Science not Politics when Treating PTSD

ptsd-medical-marijuanaResearchers are urging the federal government to use science rather than politics when considering the effects of cannabis on Post Traumatic Stress Disorder (PTSD). The call, sparked by burgeoning rates of PTSD among soldiers returning from Iraq and Afghanistan, comes from California’s Multidisciplinary Association for Psychedelic Studies and the University Of Arizona College Of Medicine. The research team want to study the effects of cannabis on those who have failed to respond to standard treatments for PTSD. While the FDA believes the study is safe, the Department of Health and Human Services are not so forthcoming.

Dr Sue Sisley, Assistant Professor of Psychiatry and Internal Medicine at Arizona, believes PTSD should be treated by a multidisciplinary team and is concerned that the standard medical treatments, such as Zoloft and Paxil, haven’t proved up to the job. She went on to say, “We really believe science should supersede politics” citing the anecdotal evidence from vets who use cannabis that it provides systematic relief.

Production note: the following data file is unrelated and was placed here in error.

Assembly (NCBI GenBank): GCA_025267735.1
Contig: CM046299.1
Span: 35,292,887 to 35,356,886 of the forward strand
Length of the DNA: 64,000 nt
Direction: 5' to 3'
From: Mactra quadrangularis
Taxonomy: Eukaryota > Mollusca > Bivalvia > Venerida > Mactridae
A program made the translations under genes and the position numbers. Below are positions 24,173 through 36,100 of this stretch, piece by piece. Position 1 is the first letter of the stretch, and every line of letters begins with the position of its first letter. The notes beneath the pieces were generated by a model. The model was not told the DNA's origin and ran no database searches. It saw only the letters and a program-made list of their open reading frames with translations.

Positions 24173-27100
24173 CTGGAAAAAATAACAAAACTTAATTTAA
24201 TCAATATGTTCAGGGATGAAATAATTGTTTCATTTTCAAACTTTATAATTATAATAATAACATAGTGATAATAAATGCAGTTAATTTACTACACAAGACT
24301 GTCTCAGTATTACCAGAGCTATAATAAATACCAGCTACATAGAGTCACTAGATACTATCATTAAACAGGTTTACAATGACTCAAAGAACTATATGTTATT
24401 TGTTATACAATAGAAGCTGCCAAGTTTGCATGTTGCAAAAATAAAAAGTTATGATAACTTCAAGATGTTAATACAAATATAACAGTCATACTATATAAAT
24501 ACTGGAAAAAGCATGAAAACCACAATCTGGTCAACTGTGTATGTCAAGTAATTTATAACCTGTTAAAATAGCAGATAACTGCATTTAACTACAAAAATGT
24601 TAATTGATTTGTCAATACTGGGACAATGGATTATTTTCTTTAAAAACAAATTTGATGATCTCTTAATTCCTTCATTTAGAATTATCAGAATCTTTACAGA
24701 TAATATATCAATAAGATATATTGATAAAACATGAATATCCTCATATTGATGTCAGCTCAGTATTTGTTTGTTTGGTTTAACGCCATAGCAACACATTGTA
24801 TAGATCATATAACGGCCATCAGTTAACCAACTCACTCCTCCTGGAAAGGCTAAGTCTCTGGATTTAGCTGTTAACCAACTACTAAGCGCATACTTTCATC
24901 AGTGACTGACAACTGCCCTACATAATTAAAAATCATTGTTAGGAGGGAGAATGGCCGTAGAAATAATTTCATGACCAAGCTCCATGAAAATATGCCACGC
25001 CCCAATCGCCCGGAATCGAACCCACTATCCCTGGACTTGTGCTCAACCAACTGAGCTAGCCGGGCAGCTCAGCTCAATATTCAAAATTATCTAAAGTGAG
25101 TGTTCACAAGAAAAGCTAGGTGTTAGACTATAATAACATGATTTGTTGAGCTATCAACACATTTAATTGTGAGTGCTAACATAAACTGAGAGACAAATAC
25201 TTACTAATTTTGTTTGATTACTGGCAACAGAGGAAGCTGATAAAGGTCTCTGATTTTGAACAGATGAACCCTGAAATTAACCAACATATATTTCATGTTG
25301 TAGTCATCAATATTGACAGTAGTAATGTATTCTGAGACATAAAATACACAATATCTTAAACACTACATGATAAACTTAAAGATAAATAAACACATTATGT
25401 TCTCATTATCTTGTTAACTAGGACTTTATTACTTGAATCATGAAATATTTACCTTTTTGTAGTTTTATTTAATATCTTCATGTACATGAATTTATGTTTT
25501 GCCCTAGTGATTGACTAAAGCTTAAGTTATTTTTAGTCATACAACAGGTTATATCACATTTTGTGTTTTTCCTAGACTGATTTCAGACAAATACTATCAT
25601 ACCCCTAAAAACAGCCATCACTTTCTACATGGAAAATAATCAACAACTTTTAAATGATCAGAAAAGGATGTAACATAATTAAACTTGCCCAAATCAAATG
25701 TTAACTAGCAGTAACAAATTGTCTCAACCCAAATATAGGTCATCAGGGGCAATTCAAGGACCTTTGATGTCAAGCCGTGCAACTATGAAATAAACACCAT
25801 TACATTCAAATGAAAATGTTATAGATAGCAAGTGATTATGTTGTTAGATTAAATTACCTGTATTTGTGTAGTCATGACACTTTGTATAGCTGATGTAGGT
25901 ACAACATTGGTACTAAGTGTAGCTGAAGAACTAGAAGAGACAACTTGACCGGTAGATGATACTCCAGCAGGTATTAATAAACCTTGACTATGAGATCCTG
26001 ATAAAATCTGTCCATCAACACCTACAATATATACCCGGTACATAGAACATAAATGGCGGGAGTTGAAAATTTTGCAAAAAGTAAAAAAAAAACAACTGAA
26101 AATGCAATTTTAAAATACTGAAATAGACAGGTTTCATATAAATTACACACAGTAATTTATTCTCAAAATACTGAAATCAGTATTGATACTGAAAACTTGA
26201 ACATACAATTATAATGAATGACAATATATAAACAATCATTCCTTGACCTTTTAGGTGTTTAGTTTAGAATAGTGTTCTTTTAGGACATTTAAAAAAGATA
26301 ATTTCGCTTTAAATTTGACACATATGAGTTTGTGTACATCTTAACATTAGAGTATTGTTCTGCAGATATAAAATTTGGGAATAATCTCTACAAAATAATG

With vets returning from Afghanistan and Iraq PTSD levels have soared and scientists make the point that the rates of emotional trauma are much higher with these wars due to the constant threat of sudden, random violence meted out by roadside bombs. The soldiers also witnessed many more civilian deaths than in previous conflicts.

The road ahead won’t be easy: only two of the legal marijuana states class PTSD as an eligible medical condition.


Author Dianne Morgan

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  • Post-traumatic stress disorder (PTSD) is a type of anxiety disorder that’s triggered by a traumatic event that involved the threat of injury or death. Post-traumatic stress disorder can develop after someone experiences or witnesses an event that causes intense fear, helplessness or horror.

    Many people who are involved in traumatic events have a brief period of difficulty adjusting and coping, after which they improve and get better. In some cases, though, the symptoms can get worse or last for months or even years. Symptoms can sometimes interfere with normal functioning, sleeping, and interpersonal relationships. This is often when the diagnosis of PTSD is made.

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